Why Managers Miss the Warning Signs of Employee Disengagement
And What to Do if That Manager is You
It started a few months ago… that nagging feeling that something wasn’t quite right on your team. It wasn’t just the weird uptick in sick days. It was the dreary, lifeless vibe you picked up during meetings, in the hallways, even on Donut Day.
You shrugged it off back then. After all, last quarter’s sales numbers were excellent. You thanked people for their efforts. And, of course, you brought donuts.
Then, a few weeks ago, you got wind of one of your top sales people interviewing with a competitor. Sure enough, she resigned shortly thereafter. You couldn’t help feeling a little betrayed, a little blindsided. Why didn’t she talk to you first? Again, though, you brushed it aside. People move around, right?
But today – seemingly out of the blue – one of your very best sales managers shuffled into your office and tendered his resignation, too. There was no drama. No real reason offered. He’d just gotten a better offer and felt it was time to move on.
So… maybe you should have paid more attention to that nagging feeling.
Yes, you should have. There were probably multiple early indicators of declining employee engagement. But somehow, you missed them.
Why do we miss them? I believe there are 3 Reasons.
We’re Human (and We Have Blind Spots)
As managers, we love knowing that our employees love being our employees. So when things start to fray at the edges of our team fabric, we often fail to notice. Little flaws are hard to see through rose-colored glasses. So we need to build a habit of looking with intention, routinely checking the threads of that fabric. Otherwise, we won’t see what (or who) is being stretched too thin or where there’s too much slack. We won’t mend the worn spots, the little rips or holes in that fabric. We won’t, until everything falls apart.
We “Manage” Employee Engagement like an Event
That’s a common mistake. We’re talking about engagement here, not entertainment. (Far too often, managers confuse the two.) Think of it this way: if you hired well, you brought in people who were highly competent, genuinely invested in your company’s success, and excited to join your team. But that was the easy part. Now, you need to maintain a work environment that continuously bolsters those attitudes. You need to be close enough your employees to recognize when something isn’t running as smoothly as it should. And you have to have the courage, compassion and curiosity to step in, ask what’s going on, and address it.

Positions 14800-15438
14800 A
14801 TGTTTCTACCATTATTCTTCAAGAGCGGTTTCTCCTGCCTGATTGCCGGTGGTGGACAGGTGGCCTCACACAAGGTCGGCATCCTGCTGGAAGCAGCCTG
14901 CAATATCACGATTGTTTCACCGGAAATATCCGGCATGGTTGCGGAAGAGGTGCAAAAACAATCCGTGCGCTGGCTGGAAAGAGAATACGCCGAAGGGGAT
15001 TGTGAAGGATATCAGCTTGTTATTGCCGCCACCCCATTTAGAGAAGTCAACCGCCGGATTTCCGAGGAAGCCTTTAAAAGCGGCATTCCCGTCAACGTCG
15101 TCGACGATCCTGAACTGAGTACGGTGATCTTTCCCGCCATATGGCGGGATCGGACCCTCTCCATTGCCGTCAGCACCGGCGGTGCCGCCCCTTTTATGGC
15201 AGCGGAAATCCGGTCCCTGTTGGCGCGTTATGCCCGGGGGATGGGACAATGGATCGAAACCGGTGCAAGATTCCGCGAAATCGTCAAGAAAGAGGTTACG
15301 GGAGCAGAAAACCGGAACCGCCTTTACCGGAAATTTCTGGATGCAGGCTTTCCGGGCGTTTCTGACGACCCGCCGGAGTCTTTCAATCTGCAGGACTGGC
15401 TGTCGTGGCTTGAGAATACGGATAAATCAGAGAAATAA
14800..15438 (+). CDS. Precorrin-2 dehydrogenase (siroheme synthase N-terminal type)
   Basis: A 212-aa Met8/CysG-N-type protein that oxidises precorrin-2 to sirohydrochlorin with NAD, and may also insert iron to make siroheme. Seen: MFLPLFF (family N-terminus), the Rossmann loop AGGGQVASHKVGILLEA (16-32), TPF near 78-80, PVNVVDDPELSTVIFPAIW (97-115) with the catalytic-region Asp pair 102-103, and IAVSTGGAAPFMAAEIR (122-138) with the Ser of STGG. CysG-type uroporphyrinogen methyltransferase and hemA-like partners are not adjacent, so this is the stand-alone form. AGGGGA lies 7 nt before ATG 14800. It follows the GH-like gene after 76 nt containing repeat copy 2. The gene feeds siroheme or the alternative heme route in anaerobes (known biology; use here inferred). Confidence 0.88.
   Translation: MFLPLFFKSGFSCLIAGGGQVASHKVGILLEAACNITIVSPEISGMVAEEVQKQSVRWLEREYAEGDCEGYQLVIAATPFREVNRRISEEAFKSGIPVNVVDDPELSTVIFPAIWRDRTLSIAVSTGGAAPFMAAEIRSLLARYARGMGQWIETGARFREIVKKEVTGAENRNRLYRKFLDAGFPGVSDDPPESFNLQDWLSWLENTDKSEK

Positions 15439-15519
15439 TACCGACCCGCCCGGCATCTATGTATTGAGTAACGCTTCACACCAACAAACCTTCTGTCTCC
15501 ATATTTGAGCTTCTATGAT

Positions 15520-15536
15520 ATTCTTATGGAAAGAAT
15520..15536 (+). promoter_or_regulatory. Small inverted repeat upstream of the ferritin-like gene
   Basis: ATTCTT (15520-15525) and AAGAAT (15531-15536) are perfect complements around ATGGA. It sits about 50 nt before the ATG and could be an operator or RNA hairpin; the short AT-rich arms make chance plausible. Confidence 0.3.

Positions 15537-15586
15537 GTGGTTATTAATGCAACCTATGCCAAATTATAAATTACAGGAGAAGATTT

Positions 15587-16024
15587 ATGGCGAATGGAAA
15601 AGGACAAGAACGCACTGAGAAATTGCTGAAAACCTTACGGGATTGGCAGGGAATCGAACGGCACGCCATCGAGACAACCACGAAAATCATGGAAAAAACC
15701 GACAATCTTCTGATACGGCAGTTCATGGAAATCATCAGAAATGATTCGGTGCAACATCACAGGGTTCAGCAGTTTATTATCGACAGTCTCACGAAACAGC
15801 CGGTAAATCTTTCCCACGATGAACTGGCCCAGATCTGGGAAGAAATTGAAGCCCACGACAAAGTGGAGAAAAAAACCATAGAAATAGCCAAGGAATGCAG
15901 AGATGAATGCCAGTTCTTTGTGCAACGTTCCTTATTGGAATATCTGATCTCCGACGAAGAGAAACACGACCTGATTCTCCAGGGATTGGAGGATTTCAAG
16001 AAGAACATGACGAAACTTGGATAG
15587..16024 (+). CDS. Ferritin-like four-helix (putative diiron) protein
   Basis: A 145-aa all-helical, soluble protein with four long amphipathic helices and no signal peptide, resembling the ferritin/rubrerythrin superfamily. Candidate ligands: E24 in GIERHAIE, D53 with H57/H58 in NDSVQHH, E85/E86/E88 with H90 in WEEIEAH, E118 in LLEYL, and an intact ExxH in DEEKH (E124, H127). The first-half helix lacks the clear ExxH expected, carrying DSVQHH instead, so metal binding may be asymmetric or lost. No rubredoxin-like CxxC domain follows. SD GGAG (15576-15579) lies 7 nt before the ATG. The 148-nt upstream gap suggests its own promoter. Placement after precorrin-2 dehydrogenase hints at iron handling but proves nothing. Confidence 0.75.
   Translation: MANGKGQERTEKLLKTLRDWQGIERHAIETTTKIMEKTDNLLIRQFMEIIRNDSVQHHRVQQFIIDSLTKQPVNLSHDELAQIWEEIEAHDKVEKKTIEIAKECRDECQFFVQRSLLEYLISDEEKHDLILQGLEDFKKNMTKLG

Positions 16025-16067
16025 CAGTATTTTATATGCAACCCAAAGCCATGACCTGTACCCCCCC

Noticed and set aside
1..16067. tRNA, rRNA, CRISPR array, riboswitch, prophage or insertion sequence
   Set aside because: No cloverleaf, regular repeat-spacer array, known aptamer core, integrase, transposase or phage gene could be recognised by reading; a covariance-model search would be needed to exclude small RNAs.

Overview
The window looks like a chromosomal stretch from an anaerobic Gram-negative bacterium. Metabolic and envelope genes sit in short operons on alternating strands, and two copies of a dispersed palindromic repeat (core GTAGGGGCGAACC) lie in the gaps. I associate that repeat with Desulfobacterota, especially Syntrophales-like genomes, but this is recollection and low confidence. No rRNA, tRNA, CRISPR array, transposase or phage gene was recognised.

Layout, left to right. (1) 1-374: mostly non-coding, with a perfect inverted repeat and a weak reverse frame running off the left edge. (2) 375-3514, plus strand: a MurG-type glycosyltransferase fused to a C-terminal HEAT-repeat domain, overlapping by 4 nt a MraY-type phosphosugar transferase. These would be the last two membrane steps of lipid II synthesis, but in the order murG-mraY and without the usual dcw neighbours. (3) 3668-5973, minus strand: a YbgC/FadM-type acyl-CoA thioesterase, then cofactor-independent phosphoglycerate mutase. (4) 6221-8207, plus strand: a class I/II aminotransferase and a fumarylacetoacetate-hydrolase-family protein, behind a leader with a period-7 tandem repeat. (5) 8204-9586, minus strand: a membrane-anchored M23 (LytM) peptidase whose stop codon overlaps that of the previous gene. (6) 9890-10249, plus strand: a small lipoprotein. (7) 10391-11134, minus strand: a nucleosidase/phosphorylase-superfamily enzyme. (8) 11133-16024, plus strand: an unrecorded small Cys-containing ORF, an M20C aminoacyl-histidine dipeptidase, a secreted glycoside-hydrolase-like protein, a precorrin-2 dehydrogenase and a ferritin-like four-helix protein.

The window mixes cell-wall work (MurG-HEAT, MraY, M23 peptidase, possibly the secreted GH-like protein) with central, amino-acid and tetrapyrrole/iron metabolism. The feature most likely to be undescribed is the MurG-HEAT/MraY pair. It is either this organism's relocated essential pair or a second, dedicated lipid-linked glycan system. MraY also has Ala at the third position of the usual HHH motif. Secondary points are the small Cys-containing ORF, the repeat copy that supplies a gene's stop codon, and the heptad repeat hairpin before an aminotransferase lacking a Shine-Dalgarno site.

That environment – and your employees’ engagement in it – can be undermined by any number of factors. Often, it’s a small, fixable problem – that goes unfixed – that grows until it slowly erodes the whole team’s morale. Even a toxic relationship between two employees will eventually poison an entire department if it’s left unresolved. And no amount of donuts in the world is going to solve that problem. The only thing that will solve it is addressing the toxicity and doing whatever it takes to get it turned around. Do keep bringing the donuts, pastry trays, and other treats, by the way. But put more energy into asking more questions, listening closely to how it’s really going for each individual, and prove that you care by authentically addressing concerns.
Time Lags: It Takes a While for Employee Engagement to Impact Performance
But once it does, you’ve got enormous problems that will be painful, costly and slow to solve. High performing teams are like well-designed, meticulously maintained gardens. Master gardeners don’t just stick a bunch of strong, healthy plants in the ground and walk away. They monitor the soil to keep it healthy. They constantly note which areas need water and they provide it, walking the fine line between drought and drowning. And they prevent pests from taking over, giving every plant the space and opportunity to thrive.
Ask that gardener what would happen if they stopped doing any of those things and they’ll tell you this: for a while, everything will still look perfect. But beneath the surface, problems will form, spread, and overtake even the hardiest specimens. Ultimately, that once-beautiful garden will be a tangled mess that takes backbreaking effort to restore.
To sustain a healthy, thriving culture, where every employee is fully engaged in their job and the team’s success, each of us needs to be engaged. We need to remain highly observant, alert to small issues as they arise, and willing to address them as needed.
Watch for my next post, where I share the 5 Early Warning Signs of Employee Disengagement and what to do to fix them.